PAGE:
The owner of a nursing home rated as “inadequate” by the social care watchdog says there is “no doubt” it will stay open.

The Care Quality Commission said on Tuesday that Firtree House Nursing Home, in Fir Tree Road, Banstead – owned for 25 years by Salim Jiwa – was still not meeting the standards required when it visited in November.

Concerns had been raised last July about residents’ consent to care and treatment, their care and welfare, safeguarding, the management of medicines, and assessing and monitoring the quality of the service.

FROM OCTOBER 21, 2014: 'Care Quality Commission complicit in wrongdoing of nursing homes', says angry relative

FROM OCTOBER 30, 2014: Under-fire care home in Banstead being investigated by police after death of resident

The home was rated inadequate overall as the CQC said it was still failing to provide care which was safe, effective or well-led.

But Mr Jiwa said the latest report was a reflection of the situation at the home five months ago and that he had “turned everything around”.

Adrian Hughes, deputy chief inspector of adult social care south at the CQC, said it was “unacceptable” that concerns had not been addressed at the home.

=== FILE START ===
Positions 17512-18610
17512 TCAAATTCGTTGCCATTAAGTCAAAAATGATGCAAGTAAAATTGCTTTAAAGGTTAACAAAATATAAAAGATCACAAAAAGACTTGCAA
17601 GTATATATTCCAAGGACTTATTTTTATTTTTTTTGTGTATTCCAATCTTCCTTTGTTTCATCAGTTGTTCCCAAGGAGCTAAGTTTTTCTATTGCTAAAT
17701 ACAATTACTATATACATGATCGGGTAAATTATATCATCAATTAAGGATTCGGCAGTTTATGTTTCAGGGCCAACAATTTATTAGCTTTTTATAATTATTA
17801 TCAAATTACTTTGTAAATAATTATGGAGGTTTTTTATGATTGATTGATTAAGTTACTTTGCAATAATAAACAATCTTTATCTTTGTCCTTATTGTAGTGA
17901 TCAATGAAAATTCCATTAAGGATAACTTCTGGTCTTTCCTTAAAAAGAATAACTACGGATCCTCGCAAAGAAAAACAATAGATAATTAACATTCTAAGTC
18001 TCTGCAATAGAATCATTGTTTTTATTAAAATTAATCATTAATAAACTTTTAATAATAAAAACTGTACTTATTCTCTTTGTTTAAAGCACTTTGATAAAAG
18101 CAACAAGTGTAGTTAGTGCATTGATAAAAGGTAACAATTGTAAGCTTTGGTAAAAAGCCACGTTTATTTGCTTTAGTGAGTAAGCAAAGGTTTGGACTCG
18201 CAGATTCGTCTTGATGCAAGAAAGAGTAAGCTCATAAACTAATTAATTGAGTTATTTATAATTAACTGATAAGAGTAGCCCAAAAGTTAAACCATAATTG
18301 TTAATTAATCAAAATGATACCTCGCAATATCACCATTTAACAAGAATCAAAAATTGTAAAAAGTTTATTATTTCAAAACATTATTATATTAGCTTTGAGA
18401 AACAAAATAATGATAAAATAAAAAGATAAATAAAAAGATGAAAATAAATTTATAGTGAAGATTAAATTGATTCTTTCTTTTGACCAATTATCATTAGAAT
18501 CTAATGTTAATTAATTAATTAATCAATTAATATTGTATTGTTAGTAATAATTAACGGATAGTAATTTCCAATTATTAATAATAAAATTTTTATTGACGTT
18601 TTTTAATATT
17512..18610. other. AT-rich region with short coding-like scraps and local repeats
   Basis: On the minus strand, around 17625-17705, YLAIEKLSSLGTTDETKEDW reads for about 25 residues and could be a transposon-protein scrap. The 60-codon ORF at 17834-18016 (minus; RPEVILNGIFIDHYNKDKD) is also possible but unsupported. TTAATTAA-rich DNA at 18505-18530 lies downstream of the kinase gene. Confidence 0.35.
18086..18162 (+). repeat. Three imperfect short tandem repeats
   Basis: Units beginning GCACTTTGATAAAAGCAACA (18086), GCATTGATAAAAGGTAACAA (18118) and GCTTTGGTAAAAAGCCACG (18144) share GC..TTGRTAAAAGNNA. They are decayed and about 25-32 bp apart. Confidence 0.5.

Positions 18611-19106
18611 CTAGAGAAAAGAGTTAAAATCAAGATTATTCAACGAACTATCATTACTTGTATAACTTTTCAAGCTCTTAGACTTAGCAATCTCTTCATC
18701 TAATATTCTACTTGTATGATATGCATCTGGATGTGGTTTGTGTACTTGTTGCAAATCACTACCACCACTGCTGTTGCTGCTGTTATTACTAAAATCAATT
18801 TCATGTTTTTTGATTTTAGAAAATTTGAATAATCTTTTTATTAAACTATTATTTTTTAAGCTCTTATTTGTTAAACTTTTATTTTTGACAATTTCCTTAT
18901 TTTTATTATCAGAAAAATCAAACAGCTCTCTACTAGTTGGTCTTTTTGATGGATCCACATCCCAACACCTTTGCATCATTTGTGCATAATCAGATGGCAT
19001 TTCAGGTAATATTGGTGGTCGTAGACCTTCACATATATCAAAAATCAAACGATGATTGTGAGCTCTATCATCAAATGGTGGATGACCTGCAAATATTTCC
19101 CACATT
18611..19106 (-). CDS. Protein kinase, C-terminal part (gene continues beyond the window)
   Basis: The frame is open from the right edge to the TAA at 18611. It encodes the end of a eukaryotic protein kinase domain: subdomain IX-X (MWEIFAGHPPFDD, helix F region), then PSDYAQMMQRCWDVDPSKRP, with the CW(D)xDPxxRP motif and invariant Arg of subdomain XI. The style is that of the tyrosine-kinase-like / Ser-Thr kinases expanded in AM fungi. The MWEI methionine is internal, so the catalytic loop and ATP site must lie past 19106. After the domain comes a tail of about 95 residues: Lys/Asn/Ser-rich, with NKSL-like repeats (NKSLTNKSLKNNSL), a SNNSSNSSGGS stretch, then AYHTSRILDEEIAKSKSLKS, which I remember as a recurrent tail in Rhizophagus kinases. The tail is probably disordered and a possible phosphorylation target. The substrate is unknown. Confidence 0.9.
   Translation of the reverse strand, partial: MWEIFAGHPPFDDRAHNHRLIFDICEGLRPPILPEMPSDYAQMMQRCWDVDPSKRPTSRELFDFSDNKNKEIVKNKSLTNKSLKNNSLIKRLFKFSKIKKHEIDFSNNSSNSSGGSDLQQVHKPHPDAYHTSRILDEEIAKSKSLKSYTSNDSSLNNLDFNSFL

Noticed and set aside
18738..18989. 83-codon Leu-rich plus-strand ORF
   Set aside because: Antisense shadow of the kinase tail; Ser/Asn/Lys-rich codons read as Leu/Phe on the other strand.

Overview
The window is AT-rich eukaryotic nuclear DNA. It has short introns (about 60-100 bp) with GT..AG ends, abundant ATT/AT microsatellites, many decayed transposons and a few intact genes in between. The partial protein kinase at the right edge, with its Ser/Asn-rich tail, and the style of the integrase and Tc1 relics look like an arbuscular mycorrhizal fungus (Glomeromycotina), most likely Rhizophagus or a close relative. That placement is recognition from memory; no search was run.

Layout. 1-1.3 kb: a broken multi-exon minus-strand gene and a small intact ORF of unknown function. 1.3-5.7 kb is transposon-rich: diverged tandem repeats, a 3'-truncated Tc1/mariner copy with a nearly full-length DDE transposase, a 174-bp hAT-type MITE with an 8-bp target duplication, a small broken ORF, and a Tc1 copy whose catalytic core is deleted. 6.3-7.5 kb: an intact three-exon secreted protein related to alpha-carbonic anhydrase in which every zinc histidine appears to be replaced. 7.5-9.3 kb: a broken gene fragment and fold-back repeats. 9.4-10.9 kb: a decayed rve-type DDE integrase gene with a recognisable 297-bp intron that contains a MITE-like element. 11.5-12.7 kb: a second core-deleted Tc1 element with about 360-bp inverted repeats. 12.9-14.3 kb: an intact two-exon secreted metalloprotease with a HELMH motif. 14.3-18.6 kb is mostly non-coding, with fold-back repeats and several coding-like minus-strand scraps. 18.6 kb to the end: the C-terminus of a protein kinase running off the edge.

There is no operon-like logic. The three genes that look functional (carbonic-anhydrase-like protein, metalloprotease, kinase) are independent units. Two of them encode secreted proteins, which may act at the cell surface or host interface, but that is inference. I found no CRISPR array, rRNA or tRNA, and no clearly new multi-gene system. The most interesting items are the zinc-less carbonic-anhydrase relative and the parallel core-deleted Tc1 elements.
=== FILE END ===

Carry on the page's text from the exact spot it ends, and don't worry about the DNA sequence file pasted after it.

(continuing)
He said: “The question we have to ask ourselves, is does the provider have the capacity and capability to make the changes, embed them in practice so the improvements are sustained over time?

“If not, then it is incumbent upon us to take action to ensure the people living at Firtree House receive safe, effective and high quality services."

Mr Hughes told the Epsom Guardian in December that the CQC was now taking more robust approach towards failing care homes, to rebuild the public’s shattered confidence in the watchdog’s work.

Inspection ratings have now changed from “compliant or non-compliant” to simpler ratings of outstanding, good, requires improvement or inadequate.

At Firtree, the problems were to do with medicine record-keeping, people receiving the right medicines at the right time and of the right dose, failure to check whether residents received a good quality of care, maintenance and cleanliness, policies and procedures, and failing to show inspectors that feedback from people had been responded to.

But Mr Jiwa said was confident the home will not be shut down.

He said the CQC had visited the home again this week and said he had been told "great improvements" had been made.

He said all residents had chosen to stay at Firtree, despite being given the option to move to another home by social services.

"There’s no doubt it will remain open because we have made improvements,” he added.

"I have turned everything around in that nursing home.

"I have put all the systems in place, all the quality controls."

The CQC declined to comment on the latest visit. It is due to visit again in April.

Click here to read the full report Firtree CQC report.pdf